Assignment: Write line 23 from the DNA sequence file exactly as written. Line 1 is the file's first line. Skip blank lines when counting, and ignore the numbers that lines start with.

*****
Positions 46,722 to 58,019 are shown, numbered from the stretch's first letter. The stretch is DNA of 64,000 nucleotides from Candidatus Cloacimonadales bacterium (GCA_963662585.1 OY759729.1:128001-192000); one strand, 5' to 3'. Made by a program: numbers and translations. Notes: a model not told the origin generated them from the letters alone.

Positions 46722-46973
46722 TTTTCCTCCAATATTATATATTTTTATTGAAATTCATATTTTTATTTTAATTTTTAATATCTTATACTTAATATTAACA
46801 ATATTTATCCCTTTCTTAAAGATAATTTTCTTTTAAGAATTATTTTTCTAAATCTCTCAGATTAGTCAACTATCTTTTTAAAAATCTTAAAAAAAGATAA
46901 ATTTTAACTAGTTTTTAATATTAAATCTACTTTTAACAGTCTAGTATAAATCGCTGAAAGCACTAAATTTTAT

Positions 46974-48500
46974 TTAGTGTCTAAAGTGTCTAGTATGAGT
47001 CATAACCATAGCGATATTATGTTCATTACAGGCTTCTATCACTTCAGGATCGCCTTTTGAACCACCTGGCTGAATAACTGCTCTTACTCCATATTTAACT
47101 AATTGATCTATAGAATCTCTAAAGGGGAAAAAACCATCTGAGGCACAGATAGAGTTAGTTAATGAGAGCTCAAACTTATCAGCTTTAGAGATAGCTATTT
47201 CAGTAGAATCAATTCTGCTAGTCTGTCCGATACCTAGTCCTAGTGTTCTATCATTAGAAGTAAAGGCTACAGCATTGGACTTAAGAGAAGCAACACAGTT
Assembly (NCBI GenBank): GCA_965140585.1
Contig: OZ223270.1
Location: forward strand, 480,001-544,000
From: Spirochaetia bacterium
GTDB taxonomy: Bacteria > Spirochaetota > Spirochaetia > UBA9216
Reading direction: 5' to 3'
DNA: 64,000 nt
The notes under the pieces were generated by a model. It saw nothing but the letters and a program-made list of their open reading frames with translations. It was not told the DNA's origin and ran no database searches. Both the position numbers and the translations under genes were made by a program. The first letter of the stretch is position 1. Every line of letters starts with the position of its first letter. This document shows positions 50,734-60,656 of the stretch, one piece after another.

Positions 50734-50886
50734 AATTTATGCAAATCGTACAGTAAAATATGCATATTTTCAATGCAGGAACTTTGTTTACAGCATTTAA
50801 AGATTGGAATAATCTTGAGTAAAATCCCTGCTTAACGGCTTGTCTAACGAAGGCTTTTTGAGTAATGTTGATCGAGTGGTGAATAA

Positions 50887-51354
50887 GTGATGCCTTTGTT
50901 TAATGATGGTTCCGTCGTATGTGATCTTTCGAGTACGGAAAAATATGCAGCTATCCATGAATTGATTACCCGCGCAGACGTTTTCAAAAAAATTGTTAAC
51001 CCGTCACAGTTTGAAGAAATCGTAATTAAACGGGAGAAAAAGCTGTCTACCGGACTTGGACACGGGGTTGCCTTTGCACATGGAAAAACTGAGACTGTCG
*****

50887 GTGATGCCTTTGTT